01-01-2001 Update: It turns out we got a bunch of the details wrong (blame my crappy Italian). You can read the story behind San Galgano at http://www.guardian.co.uk/Archive/Article/0,4273,4258097,00.html. The sword has been authenticated as being from the twelfth century, which is when San Galgano put the sword into the stone (1180 AD). I'm glad to hear they've authenticated yet another miracle.
San Galgano was a saint who was (before becoming a saint) always going to war. And then one day he got fed up with war, and to symbolize his resolve he plunged his sword into the solid earth. This is one of his miracles. Since you need at least 3 miracles to qualify for sainthood, he did at least two other things, but they didn't tell us what they were, and I forgot to ask. Sometimes they're pretty silly miracles, like with Saint Anthony showing the money lender his heart was physically in his money box, or something. I can imagine walking around San Galgano's farm, the plow is stuck into the ground, the cart is half out of a cliff, Mrs. San Galgano yelling at him to quit fooling around and pull the butcher knife out of the back porch.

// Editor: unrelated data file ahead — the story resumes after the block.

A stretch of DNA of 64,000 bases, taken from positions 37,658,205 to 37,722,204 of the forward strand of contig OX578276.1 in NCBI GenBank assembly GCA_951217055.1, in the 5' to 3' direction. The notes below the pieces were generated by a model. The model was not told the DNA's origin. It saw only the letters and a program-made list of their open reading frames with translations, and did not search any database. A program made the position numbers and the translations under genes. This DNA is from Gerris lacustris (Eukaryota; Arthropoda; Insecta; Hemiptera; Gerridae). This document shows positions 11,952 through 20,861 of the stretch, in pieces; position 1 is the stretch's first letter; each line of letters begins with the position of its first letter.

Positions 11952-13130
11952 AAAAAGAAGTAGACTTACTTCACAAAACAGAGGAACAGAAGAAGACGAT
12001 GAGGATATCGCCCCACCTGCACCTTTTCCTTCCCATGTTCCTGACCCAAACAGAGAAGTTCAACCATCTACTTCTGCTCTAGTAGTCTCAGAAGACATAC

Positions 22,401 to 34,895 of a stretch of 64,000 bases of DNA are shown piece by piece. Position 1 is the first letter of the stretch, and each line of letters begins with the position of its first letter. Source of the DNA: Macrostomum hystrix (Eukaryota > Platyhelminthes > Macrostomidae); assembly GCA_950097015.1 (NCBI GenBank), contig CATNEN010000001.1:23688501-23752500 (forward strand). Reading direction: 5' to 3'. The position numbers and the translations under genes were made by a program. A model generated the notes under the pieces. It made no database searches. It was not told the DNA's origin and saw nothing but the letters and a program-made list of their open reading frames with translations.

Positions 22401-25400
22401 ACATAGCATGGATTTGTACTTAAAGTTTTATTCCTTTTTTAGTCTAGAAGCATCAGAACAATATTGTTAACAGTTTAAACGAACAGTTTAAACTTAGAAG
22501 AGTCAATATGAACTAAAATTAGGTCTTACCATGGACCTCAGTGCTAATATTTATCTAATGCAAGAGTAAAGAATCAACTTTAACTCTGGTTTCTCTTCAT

This is a close-up of the sword. It's very amazing, even though I personally doubt the veracity of the miracle. I was checking it out trying to figure out how it got into the stone, and you can't tell anything. It really looks like a natural part of the rock, and it's very impressive. There's just no marks or anything that the rock was drilled, or the sword was hammered, it looks just like it would if he had plunged it into the rock. It's actually pretty cool, and it's 700 years old. I would love to see an X-Ray of it, though.
These are some bones at the church near San Galgano. The story is, someone burned down San Galgano's house. And a wolf hunted down the person who committed the arson and bit their hands off.
This is the church of San Galgano from a distance. The countryside here is just incredible. Tuscany is unlike anything the United States has to offer.
This is the ceiling of the church on the hill next to San Galgano. It's very unique, and reminds me of the honey-comb graves that are in Greece, at the ruins of Myacenae. The sword in the stone is directly underneath this ceiling.